May 30, '04Jenkins says she was motivated to speak out after witnessing many examples of inadequate nursing.
"I visited an injured friend a few weeks ago in hospital," she says.
"She was still in her tight jeans and uncomfortable clothes 10 hours after her accident. She was menstruating and wanted a wash and to be comfortable.
"I asked the nurse who was not doing much of anything if she could have a wash and she said that it would be better for her to wait until my friend went to the ward, which would be soon.
"At two in the afternoon my friend was in tears as she still had not had a wash and was still in her clothes that she had been wearing for 36 hours.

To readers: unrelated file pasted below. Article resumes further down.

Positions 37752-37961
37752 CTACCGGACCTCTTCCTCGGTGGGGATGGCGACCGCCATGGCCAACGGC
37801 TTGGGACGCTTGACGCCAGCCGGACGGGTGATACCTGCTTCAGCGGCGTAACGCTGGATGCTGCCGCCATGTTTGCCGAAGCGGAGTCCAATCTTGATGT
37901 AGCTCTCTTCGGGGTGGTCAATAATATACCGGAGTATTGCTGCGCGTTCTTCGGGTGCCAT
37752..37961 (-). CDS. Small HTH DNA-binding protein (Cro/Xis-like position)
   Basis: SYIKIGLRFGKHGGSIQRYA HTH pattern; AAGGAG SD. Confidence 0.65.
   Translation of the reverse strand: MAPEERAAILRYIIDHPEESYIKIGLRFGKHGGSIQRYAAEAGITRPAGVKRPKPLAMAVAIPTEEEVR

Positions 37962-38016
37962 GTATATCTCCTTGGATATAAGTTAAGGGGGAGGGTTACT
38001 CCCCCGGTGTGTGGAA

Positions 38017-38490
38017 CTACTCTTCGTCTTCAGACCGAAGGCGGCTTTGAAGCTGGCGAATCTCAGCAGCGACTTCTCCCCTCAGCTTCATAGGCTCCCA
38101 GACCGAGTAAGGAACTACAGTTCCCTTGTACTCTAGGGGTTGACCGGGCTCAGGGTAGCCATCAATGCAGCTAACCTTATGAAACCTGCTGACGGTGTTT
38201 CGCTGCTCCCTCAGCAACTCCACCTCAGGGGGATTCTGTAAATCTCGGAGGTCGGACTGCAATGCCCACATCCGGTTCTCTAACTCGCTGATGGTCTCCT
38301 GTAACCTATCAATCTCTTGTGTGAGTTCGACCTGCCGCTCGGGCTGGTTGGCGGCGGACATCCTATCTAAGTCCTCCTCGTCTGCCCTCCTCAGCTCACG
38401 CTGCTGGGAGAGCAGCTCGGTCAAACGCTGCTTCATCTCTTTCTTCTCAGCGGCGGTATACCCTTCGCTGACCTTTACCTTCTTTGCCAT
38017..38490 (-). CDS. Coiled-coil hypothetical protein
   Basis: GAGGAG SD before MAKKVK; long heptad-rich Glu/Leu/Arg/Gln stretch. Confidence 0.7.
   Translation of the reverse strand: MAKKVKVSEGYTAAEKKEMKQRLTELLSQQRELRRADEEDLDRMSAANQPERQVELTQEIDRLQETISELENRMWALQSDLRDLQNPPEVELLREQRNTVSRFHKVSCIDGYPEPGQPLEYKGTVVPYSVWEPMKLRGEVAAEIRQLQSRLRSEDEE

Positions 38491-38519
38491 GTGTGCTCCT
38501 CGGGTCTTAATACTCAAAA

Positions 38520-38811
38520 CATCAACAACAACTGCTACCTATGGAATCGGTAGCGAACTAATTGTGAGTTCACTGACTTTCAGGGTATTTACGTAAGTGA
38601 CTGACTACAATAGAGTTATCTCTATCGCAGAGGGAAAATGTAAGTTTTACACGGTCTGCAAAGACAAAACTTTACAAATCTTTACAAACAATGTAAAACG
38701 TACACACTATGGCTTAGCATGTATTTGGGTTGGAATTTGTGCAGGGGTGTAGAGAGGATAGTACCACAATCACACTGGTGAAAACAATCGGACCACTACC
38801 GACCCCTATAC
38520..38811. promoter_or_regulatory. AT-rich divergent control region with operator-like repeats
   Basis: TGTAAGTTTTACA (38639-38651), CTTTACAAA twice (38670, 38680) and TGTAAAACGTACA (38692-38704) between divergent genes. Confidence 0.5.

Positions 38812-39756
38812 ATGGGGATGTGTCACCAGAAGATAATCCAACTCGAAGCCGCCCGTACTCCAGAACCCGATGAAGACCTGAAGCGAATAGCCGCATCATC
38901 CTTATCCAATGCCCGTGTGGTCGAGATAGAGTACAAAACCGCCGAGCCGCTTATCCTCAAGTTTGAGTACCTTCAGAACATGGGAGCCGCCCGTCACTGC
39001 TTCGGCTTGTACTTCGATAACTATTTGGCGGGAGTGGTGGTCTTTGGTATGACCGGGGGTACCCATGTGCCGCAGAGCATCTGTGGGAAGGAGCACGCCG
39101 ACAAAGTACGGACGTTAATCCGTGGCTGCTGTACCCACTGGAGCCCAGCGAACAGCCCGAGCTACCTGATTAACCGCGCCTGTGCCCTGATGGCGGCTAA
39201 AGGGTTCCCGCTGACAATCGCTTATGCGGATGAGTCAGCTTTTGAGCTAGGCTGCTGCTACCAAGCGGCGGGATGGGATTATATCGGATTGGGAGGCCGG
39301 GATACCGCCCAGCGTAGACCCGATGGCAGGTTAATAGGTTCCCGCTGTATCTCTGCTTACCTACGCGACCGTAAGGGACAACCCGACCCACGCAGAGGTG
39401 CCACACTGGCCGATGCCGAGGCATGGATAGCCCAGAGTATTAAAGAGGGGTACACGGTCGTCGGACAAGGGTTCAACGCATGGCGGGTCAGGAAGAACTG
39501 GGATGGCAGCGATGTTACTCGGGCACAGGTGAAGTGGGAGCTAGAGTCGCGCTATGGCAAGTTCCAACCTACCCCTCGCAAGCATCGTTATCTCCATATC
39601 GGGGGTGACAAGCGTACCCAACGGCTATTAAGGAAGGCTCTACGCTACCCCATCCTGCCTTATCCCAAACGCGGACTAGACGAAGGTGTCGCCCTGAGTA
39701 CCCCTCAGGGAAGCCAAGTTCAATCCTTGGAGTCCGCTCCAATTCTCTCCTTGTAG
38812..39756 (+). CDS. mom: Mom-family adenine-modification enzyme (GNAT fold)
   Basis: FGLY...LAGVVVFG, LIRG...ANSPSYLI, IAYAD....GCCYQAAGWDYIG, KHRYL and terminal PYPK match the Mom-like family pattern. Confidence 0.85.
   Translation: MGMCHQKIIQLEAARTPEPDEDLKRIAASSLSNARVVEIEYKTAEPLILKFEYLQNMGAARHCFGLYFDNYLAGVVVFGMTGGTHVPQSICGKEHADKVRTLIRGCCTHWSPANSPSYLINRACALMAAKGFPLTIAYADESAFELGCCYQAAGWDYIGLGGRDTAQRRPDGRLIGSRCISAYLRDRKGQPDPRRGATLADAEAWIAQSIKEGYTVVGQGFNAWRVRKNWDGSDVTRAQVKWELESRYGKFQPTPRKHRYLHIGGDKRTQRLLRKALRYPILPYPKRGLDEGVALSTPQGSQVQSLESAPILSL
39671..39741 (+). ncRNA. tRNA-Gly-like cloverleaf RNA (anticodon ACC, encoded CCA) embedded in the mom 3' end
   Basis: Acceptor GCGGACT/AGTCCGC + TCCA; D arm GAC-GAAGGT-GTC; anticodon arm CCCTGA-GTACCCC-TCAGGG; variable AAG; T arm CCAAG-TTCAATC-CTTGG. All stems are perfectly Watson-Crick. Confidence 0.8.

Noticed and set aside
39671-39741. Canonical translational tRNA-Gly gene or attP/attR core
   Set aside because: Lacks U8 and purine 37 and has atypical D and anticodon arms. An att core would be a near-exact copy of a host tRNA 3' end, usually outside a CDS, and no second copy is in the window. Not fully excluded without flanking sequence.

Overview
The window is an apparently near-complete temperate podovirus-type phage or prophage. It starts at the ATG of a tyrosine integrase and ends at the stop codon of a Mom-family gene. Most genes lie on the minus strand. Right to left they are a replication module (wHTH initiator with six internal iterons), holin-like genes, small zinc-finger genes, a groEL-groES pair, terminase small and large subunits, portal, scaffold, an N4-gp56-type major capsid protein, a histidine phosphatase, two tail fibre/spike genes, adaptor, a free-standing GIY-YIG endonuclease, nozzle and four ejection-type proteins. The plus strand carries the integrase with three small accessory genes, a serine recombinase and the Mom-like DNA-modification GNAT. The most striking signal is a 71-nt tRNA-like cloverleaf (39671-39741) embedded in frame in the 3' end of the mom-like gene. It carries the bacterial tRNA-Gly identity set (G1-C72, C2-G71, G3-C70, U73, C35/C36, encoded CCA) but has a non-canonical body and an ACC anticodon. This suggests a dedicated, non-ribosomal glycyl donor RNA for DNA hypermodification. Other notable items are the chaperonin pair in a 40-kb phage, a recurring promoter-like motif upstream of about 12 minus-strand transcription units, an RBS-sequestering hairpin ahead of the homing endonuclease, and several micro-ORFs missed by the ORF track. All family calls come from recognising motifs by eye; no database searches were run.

Jun 12, '04Quote from KMSRNDid you really need to go there? You knew the idea that was being eluded to, be a team player. It's not about words today, ...please as nurses we need all the support from each other we can get.I think we need to stop thinking in terms of nurse's "training". Dogs are trained, seals are trained, nurses are educated. Nursing needs to make BSN the entry level - there's just too much to learn in 2 years. And I agree with the intern idea or making the last semester of school all clinicals. Pharmacy and physical therapy are make a doctorate their entry level. Everyone is raising the bar except nursing - does not bode well for the future of nursing.